There was a very nice, honest piece in the Op-Ed section of the NYT recently about doctors’ feelings and why they lie (or don’t tell the whole truth) to their patients. The physician/author candidly shared some very personal feelings and stories about when she wasn’t able to tell her patients the truth and when she actually lied to them.
Many physicians (and the attorneys who counsel them) believe that if they give bad news or, even worse, if they admit to committing a medical error, they will be the subject of a malpractice law suit. Interestingly, however, the data suggests otherwise: patients rarely sue doctors who they like and who are honest with them. Think about it: its no surprise that patients are more likely to sue their doctor when they find out that the doctor messed up and covered up something while caring for them. In contrast, when someone frankly and honestly apologizes to you for making a human error, you are far more likely to forgive them.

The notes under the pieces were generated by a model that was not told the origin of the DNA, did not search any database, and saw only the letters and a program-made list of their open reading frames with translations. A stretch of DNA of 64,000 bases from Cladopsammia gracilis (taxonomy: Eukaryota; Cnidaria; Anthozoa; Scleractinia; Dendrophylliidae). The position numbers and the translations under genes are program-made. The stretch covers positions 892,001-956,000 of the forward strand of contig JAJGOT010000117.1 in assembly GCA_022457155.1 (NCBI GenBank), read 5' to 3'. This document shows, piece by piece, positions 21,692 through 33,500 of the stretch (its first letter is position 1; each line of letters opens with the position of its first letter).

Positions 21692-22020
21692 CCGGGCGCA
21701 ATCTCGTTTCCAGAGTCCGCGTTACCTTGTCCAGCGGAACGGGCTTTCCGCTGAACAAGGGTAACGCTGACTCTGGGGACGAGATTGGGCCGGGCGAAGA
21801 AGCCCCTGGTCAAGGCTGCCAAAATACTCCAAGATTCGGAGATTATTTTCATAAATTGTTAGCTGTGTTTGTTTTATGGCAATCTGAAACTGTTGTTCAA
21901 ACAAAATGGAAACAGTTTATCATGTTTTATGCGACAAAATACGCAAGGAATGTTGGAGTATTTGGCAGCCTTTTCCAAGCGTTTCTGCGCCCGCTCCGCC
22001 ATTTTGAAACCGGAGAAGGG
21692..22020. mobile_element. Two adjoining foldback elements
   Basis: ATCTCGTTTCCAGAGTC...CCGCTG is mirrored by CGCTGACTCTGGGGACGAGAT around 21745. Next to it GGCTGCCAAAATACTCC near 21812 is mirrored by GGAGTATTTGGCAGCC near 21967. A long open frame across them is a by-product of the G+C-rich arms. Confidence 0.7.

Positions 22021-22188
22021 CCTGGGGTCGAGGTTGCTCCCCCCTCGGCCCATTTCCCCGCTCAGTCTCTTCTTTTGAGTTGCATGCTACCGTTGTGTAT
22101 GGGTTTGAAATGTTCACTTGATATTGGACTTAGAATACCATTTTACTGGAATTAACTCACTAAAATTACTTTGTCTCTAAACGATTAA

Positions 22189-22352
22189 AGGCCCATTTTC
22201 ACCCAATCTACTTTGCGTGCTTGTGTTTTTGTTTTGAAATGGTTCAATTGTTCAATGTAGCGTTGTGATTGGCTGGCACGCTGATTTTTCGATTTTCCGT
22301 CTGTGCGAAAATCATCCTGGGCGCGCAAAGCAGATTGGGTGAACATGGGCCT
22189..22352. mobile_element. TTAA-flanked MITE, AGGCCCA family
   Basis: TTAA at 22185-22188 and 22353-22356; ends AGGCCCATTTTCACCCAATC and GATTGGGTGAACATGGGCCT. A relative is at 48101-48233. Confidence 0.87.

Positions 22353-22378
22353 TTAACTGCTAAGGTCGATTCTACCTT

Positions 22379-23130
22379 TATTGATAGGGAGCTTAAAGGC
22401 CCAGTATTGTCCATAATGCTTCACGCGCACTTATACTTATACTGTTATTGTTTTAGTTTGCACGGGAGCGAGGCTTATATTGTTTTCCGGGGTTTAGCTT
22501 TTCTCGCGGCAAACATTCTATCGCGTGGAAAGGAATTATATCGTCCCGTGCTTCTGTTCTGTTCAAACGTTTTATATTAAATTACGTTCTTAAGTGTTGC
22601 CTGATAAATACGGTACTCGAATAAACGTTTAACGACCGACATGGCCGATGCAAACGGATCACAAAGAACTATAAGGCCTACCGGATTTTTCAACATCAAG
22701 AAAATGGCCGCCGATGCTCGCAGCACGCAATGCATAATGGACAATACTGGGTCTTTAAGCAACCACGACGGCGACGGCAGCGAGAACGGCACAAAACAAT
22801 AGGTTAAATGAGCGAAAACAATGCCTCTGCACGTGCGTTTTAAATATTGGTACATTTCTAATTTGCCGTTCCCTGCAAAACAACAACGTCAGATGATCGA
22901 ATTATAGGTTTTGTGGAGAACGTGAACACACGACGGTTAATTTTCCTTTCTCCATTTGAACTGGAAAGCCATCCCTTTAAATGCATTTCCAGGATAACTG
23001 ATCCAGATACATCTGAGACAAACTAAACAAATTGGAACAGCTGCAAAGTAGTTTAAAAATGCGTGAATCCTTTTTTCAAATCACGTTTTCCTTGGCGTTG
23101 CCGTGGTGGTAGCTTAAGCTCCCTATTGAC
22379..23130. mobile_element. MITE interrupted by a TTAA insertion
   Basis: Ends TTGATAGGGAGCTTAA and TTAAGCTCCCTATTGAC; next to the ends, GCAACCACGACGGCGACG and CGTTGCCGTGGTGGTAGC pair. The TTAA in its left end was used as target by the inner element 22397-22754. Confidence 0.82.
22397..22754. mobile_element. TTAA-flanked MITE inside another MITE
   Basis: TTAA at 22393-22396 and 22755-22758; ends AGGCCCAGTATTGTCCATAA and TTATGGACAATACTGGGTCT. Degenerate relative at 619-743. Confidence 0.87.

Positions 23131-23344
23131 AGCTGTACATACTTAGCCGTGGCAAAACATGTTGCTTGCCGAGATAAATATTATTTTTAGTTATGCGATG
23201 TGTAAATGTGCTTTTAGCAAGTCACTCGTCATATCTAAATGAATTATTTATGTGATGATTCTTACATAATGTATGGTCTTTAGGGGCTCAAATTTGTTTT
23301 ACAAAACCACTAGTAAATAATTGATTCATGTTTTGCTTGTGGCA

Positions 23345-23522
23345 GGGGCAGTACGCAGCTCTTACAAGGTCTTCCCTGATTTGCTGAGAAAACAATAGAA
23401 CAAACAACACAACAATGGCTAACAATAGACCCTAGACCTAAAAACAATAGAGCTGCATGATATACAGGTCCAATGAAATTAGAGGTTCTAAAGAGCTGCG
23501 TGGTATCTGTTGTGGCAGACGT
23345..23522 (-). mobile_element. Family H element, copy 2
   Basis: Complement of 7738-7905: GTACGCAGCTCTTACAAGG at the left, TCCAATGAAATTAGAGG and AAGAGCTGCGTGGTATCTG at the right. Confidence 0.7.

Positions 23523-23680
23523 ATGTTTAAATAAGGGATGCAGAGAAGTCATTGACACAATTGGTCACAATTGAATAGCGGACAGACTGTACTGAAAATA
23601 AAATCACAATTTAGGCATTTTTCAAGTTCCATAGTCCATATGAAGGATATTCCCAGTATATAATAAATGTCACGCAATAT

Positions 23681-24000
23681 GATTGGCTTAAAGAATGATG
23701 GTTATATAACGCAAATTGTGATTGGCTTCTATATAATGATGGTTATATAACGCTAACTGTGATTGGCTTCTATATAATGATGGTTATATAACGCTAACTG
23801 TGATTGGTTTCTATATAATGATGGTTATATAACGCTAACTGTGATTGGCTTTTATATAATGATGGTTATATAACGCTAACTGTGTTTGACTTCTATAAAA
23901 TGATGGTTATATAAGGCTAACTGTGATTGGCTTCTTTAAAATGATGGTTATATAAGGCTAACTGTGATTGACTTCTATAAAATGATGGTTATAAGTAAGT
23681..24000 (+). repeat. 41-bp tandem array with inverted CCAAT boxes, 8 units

Perhaps honesty really is the best policy.